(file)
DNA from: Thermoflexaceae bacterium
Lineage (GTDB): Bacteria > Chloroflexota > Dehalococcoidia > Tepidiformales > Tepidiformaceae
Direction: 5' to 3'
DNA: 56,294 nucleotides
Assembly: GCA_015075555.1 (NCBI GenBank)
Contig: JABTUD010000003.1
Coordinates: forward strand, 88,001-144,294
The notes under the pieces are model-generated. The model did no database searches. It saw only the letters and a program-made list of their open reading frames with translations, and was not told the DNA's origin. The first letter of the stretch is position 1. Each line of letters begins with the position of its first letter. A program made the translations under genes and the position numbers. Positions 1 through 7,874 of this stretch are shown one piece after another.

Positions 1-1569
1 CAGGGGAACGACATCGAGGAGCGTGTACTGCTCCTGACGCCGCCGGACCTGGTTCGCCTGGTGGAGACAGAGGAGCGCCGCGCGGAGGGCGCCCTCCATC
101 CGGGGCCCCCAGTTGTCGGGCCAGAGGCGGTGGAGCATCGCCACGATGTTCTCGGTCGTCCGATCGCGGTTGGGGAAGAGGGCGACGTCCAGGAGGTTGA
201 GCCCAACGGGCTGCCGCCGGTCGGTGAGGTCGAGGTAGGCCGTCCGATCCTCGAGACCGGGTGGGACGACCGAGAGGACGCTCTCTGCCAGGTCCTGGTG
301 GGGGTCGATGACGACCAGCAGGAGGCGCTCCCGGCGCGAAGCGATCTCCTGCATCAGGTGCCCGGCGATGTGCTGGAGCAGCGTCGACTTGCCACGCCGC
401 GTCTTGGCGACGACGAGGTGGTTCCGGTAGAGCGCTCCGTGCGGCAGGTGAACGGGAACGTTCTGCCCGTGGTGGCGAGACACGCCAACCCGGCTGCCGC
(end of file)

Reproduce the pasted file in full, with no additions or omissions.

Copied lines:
DNA from: Thermoflexaceae bacterium
Lineage (GTDB): Bacteria > Chloroflexota > Dehalococcoidia > Tepidiformales > Tepidiformaceae
Direction: 5' to 3'
DNA: 56,294 nucleotides
Assembly: GCA_015075555.1 (NCBI GenBank)
Contig: JABTUD010000003.1
Coordinates: forward strand, 88,001-144,294
The notes under the pieces are model-generated. The model did no database searches. It saw only the letters and a program-made list of their open reading frames with translations, and was not told the DNA's origin. The first letter of the stretch is position 1. Each line of letters begins with the position of its first letter. A program made the translations under genes and the position numbers. Positions 1 through 7,874 of this stretch are shown one piece after another.

Positions 1-1569
1 CAGGGGAACGACATCGAGGAGCGTGTACTGCTCCTGACGCCGCCGGACCTGGTTCGCCTGGTGGAGACAGAGGAGCGCCGCGCGGAGGGCGCCCTCCATC
101 CGGGGCCCCCAGTTGTCGGGCCAGAGGCGGTGGAGCATCGCCACGATGTTCTCGGTCGTCCGATCGCGGTTGGGGAAGAGGGCGACGTCCAGGAGGTTGA
201 GCCCAACGGGCTGCCGCCGGTCGGTGAGGTCGAGGTAGGCCGTCCGATCCTCGAGACCGGGTGGGACGACCGAGAGGACGCTCTCTGCCAGGTCCTGGTG
301 GGGGTCGATGACGACCAGCAGGAGGCGCTCCCGGCGCGAAGCGATCTCCTGCATCAGGTGCCCGGCGATGTGCTGGAGCAGCGTCGACTTGCCACGCCGC
401 GTCTTGGCGACGACGAGGTGGTTCCGGTAGAGCGCTCCGTGCGGCAGGTGAACGGGAACGTTCTGCCCGTGGTGGCGAGACACGCCAACCCGGCTGCCGC